I'm looking at the bigger picture here.  

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17 hours ago, Zenith said:

The obstacle I have found with FB ads is the quality of the leads over the investment made. If you aren't calculating the expenditure against the revenue then how do you know it is in the remotest way effective? That would really concern me. To ensure you aren't simply wasting advertising budget you need to know what each account is worth to you & its payment history to date (how long you hold them historically). Naturally, the longer you hold them the more valuable the account becomes; what you haven't really established (by your own admission) is, of the 40% you clinched, what percentage of those dropped/cancelled in 3 months. 6months & after a year?

Are you getting real quality or mass quantity of poor paying work?

Would that £2k be better spent buying a round & refining the margins?

Looking at his package advice: 50 leads @ £12.50 each is £625; so you are saying you spent £1,875 on a 150 lead package...

Your expectations @ 40% conversion is 60 accounts signed-up at best. Each new client has cost you £31.25 (or more if you hit 30% conversion) + your manpower & resources to clean (which means your 1st visit is negative profit - job profile dependent). But it is not unreasonable to use Green Pro own pricing system to extrapolate that the 2nd clean is also non profit & the 3 rd clean is potentially non profit (quote price dependent)- since you haven't recovered the manpower & resource costs of the 1st two cleans yet. Remember. many run 6, 9 & 12 week rotations - so your 3 clean could conceivably be 36 weeks away on the extreme end. Now you see the issue - you simply must track the retention ratio to know if this is good use of your advertising/marketing budget.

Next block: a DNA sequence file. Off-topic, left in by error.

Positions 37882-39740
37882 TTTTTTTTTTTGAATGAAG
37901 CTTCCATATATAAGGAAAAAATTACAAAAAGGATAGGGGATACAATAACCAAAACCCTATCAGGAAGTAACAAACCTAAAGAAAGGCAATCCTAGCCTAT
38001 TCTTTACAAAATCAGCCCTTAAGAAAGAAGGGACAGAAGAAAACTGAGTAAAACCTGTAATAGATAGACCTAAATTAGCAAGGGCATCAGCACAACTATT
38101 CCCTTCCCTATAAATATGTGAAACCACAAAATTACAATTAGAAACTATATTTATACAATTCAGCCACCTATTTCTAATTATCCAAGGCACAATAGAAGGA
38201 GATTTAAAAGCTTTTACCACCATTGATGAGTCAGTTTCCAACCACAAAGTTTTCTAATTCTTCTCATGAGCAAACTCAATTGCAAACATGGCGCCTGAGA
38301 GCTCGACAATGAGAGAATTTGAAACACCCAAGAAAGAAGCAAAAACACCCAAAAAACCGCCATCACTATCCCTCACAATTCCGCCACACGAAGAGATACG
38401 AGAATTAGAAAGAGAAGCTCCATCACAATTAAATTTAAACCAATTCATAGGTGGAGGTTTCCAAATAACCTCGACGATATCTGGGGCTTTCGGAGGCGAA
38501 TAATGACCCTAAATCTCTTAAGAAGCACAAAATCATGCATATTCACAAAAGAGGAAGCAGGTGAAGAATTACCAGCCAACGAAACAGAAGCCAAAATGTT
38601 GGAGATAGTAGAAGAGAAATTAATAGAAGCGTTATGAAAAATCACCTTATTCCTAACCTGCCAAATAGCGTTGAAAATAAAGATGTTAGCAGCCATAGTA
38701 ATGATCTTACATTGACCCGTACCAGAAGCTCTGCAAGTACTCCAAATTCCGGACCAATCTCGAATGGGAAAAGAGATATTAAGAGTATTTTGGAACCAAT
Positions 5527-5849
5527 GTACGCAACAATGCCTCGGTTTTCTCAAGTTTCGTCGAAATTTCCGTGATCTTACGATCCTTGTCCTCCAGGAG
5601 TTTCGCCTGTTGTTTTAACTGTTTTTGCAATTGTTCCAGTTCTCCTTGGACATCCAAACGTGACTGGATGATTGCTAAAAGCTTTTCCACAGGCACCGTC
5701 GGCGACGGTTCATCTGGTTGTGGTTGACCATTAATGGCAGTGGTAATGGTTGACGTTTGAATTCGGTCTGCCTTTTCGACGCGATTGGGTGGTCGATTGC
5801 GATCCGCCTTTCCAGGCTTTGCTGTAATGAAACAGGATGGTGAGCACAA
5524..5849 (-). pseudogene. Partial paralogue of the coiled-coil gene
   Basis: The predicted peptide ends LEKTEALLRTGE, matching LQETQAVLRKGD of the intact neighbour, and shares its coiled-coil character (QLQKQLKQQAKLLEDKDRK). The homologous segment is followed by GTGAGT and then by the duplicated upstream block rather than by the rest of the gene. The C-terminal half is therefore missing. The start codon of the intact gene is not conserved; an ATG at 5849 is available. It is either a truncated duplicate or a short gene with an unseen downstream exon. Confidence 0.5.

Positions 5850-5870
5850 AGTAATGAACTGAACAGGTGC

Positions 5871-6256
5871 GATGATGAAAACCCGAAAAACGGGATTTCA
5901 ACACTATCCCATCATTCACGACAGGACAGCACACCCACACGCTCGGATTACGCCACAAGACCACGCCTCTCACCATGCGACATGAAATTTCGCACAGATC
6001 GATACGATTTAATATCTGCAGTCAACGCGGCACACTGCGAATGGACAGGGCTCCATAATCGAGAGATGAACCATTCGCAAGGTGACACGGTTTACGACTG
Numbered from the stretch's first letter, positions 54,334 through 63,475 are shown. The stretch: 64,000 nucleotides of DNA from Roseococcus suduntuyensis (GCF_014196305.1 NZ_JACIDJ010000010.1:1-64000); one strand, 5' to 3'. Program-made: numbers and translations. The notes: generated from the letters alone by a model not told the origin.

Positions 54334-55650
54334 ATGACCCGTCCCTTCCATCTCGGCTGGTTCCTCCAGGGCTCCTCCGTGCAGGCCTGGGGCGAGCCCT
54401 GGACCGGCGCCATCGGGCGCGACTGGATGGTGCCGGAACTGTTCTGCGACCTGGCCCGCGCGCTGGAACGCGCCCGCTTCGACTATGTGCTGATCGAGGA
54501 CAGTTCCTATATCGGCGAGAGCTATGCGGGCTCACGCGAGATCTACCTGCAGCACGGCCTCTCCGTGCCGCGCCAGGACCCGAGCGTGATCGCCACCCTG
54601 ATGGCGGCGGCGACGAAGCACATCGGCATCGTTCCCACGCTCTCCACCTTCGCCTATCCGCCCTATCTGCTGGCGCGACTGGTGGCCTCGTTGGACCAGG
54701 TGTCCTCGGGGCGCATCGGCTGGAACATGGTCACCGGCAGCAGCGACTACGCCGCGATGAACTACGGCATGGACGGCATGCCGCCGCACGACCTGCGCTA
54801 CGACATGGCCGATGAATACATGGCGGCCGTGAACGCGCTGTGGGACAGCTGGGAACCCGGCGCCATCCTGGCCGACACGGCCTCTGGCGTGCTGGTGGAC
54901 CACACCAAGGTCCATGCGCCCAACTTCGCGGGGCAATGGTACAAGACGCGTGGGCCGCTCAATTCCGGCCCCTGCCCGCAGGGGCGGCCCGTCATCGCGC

I remain unconvinced but am open to have my mind changed if someone has a robust argument against these points.

I would qualify this by saying I am not knocking Darren or his company, nor his business acumen - I would love to have a chat with him if I am honest. But the numbers don't jive unless you are flat out of work & desperate to fill your days. On the other hand you could just come & work for us we will pay you nothing for 3 months.......no? Thought not.

Just be careful that you do your homework, thats all. Which I am sure Darren Green would agree with, as he seems a reasonable fellow.

You’re forgetting to add the additional extras, fsg, conservatories, solar pv, also the ‘can you do my mothers too’ scenario.

Although this is unquantifiable, it certainly negates some of the drop offs etc.

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21 hours ago, NewGuy said:

I'm currently using the lead generation of green pro from this site.

Due to the lack of canvassing these past few months, I needed to find a different way of getting new clients.  I have done Google Ads, FB ads, (and leaflets pre-covid) - but I am getting a higher rate of returns through lead generation.